Iran May Break Nuclear Deal

Iran suggests it is unwilling to honour nuclear deal

Image of meeting discussing Iran's nuclear programme on 30th March 2015 [United States Department of State/Wikipedia]

Foreign Ministers and other officials of P5 +1 meet with Iranian delegates to Iran’s nuclear programme on 30th March 2015 [US Department of State/Wikipedia]

The challenge raises the prospect of a confrontation with the new US administration of President Donald Trump because diplomats say Iran is only months away from reaching that cap.

The 2015 deal restricts Iran’s atomic activities in exchange for the lifting of sanctions against Tehran. One restriction is on its stock of heavy water, a moderator used in a type of reactor that can produce plutonium, like an unfinished one at Arak that had its core removed under the accord.

Iran has already exceeded the 130-tonne limit on its heavy water stock twice, including under the Obama administration. The latest standoff with Washington over the issue was only defused in December when Iran shipped the excess amount to Oman, who has good relations with Iran, where the heavy water is being stored until a buyer can be found.

In a letter to the UN nuclear watchdog circulated to member states on Thursday and posted on the agency’s website, however, Iran argued that the deal does not require it to ship excess heavy water out of the country.

“Nothing in the [agreement] requires Iran to ship out the excess heavy water which is made available to the international market but has not yet found an actual buyer to which the heavy water needs to be delivered,” Iran said.

The deal says all excess heavy water “will be made available for export to the international market based on international prices and delivered to the international buyer”.

Trump is a vocal critic of the deal who has said he wants to “police that contract so tough they [the Iranians] don’t have a chance”. His administration has stuck to the previous US position thus far.

“Any excess heavy water in excess of the firm cap of 130 metric tons cannot remain in Iran,” the United States said in a statement to an International Atomic Energy Agency (IAEA) meeting last week.

Western officials say they are concerned that Tehran continues to produce heavy water far more quickly than it is consuming or selling it. It had 124.2 tonnes of heavy water on its territory a month ago.

The IAEA, which is policing the deal, told member states at a meeting on 28 February that if Iran kept producing heavy water at the current rate, it would reach the 130-tonne limit by May, several diplomats who attended the meeting said.

A possible maintenance shutdown at its production plant might delay the timing slightly, some added. One diplomat said June was a more likely time for Iran to hit the cap.

Pakistan and India Approach Nuclear War (Revelation 8)

maxresdefaultIndia-Pakistan tensions and the threat of nuclear war

Shalini Chawla

For more than five decades, the strategic situation in the South Asian region continues to be dominated by the strained India-Pakistan relationship. While the intensity of the tensions between the two neighbours has varied, the current decade has witnessed escalation in tension levels, increasing mistrust and inability to communicate between the two nations.

Recently, General Joseph L Votel, Commander US Central Command, in his statement before the Senate Armed Services Committee, raised concerns about the tensions between the two countries.

He said: “India remains concerned about the lack of action against India-focused militants based in Pakistan and even responded militarily to terrorist attacks in India-held territory earlier this year. We assess that these types of attacks and the potential reactions, increase the likelihood for miscalculation by both countries.”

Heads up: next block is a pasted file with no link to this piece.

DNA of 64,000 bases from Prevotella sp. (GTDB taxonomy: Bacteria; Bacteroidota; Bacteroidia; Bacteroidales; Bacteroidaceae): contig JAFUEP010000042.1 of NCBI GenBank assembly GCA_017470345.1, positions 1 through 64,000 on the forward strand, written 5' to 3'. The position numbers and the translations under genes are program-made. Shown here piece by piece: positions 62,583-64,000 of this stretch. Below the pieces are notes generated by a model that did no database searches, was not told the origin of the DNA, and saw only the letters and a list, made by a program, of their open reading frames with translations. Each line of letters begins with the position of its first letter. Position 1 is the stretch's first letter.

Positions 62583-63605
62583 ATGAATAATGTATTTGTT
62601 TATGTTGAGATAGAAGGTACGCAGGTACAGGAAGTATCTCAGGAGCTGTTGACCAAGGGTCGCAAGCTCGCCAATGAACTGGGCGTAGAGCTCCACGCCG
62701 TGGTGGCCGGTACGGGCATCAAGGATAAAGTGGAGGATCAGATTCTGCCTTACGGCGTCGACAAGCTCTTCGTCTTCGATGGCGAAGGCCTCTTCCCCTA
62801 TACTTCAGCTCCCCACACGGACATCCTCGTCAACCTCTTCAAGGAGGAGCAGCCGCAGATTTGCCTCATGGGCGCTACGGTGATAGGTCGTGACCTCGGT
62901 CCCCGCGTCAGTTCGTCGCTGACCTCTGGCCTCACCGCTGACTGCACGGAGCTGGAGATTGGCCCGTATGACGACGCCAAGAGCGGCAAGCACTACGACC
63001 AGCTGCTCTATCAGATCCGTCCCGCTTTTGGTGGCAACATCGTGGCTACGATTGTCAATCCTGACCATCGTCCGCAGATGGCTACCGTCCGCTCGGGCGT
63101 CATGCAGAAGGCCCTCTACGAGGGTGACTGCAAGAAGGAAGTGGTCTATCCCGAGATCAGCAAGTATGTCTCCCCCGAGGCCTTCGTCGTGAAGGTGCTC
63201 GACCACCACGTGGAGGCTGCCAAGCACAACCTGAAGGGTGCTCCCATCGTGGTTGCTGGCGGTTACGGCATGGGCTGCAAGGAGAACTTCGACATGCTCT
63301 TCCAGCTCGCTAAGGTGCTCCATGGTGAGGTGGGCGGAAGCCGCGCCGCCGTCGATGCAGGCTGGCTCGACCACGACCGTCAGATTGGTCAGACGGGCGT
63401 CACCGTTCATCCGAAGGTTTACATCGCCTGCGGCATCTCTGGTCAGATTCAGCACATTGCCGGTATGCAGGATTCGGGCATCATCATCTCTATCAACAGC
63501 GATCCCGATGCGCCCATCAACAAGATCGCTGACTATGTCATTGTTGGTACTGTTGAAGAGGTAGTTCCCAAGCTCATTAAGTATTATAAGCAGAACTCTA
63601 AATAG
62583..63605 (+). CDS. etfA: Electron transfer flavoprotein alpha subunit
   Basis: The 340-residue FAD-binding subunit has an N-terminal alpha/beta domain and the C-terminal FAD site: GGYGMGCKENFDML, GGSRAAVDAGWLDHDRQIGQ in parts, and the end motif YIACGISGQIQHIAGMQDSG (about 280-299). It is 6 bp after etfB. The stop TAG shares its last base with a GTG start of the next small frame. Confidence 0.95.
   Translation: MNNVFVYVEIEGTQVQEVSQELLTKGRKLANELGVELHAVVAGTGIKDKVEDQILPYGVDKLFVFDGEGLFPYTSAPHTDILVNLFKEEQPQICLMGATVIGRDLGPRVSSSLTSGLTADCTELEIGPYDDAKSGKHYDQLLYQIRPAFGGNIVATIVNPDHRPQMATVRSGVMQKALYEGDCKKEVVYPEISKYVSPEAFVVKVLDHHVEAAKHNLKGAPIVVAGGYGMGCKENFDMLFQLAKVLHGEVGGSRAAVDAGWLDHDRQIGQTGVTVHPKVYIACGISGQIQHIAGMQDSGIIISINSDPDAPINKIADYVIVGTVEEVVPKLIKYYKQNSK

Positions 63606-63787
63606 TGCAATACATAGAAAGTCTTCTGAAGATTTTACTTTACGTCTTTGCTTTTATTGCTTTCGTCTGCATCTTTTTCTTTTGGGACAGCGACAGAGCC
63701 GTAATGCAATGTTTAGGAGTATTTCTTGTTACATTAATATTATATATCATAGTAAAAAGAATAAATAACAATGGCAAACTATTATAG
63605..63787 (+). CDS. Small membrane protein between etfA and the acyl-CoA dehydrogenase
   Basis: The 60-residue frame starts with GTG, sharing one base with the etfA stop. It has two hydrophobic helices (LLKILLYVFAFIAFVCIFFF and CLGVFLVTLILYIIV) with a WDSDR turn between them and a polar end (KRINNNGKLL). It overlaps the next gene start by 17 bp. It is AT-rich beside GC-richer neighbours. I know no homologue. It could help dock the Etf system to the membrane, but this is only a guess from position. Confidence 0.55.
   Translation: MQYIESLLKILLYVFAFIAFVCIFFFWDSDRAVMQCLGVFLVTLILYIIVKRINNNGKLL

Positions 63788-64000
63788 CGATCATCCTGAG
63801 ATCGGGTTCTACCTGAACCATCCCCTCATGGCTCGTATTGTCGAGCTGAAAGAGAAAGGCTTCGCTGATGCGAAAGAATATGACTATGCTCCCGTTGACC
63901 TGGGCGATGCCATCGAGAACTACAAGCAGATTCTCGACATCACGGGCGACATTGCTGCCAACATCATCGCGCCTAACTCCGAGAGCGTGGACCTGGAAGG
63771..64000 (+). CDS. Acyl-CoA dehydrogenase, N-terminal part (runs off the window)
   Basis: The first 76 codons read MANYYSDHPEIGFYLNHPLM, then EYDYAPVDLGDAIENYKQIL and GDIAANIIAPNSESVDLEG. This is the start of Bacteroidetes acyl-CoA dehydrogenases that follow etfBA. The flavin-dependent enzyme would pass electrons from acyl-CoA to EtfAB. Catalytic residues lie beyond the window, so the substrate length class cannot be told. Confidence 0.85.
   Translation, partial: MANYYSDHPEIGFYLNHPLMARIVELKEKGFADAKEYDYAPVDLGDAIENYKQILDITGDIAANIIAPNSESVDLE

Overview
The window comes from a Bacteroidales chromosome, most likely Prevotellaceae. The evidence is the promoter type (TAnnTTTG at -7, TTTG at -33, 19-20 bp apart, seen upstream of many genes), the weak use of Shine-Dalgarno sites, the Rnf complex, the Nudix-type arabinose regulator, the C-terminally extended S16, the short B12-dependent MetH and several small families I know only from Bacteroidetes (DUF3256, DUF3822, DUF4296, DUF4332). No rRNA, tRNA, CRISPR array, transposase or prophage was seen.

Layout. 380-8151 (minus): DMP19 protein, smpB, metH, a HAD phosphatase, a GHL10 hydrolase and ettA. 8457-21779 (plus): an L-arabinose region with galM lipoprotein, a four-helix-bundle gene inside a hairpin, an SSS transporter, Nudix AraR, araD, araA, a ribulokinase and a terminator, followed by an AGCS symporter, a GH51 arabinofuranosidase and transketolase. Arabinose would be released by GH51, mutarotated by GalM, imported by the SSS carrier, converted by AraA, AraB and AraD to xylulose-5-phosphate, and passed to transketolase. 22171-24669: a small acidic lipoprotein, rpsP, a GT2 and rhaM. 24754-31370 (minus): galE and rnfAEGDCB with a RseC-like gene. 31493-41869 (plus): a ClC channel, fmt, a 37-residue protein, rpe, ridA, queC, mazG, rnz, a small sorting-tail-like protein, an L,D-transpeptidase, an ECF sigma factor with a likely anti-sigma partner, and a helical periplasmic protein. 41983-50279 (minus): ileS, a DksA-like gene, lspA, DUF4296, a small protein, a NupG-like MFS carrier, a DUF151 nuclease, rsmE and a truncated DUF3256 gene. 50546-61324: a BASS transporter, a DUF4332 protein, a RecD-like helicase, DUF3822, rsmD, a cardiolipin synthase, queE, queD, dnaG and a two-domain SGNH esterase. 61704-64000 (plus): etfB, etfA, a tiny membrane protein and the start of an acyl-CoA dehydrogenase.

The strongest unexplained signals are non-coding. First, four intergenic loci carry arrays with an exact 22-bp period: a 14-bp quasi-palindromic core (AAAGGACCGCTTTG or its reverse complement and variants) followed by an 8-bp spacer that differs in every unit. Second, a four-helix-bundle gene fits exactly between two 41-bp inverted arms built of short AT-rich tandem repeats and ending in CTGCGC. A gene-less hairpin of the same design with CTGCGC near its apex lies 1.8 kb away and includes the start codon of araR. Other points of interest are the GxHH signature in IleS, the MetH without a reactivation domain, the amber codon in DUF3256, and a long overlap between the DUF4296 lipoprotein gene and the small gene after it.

Commenting on India’s stance on Pakistan’s diplomatic isolation, General Joseph said: “India’s public policy to ‘diplomatically isolate’ Pakistan hinders any prospects for improved relations. This is especially troubling as a significant conventional conflict between Pakistan and India could escalate into a nuclear exchange, given that both are nuclear powers.”

General Joseph’s statement caught ample media attention which was not unexpected. No doubt, the situation in the region is risky with two nuclear states sharing a hostile relationship. The question here is: Is New Delhi expected to absorb continued terror attacks without any response?

 

The writer is a senior fellow at the Centre for Air Power Studies, New Delhi.

Japan Prepares for Nuclear War with Korea

 Japan in first civilian evacuation drills preparing for North Korea nuclear attack

Japan holds evacuation drill ready for North Korea nuke strike

About 100 people, including 44 schoolchildren, took part in various exercises in the coastal town of Oga on Friday.

The move was aimed at fine-tuning a possible future evacuation of the area in the event of a ballistic missile attack on its citizens, after Kim Jong-un intensifies his sabre-rattling with more missile tests.

During the exercises local residents were moved to a number of shelters, including a public hall, a junior school as well as other centres around the city.

Children take part in the drill in JapanReuters

Japanese children take part in the evacuation drill
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Security supervisor Osamu Saito said: “Anything can happen these days, and it’s even more true when we cannot anticipate the behaviour of our neighbouring countries.”

The emergency drill started at 9:30 am local time in Kitaura district when the local authorities were alerted of a possible missile attack on Japan.

The government used a special service, called J-Alert, to convey the message. The evacuation was announced via loudspeakers, urging residents to take shelter.

The loudspeaker message told residents: ”The missile is seen to have landed within a 20-km (12-mile) boundary west of the Oga peninsula.

Extraordinary images show Japan’s retaliation against North Korea

A H-IIA rocket, carrying a government’s information gathering radar satellite, lifts off from the launching pad at Tanegashima Space Center on the Japanese southwestern island of Tanegashima, Japan [REUTERS]

“The government is currently examining the damage.”

Some of the participants are however sceptical about the drills.

One resident told the Raptly news agency: ”If in case a missile falls, we will be entirely destroyed, you know?”

Hideo Motokawa, a 73-year-old participant, said: “I’ve seen missiles flying between foreign countries on television, but I never imagined this would happen to us.

“It’s a scary thing. If it did actually happen, I don’t think we can do what we practiced today. We’ll just be panicked.”

Evacuation drill in JapanAFP

Japan undertakes an evacuation drill
Oga is located across the Sea of Japan from North Korea. And although their northern neighbor wasn’t specifically mentioned as the attacking party, Tokyo has voiced concerns over the recent missile test by Pyongyang.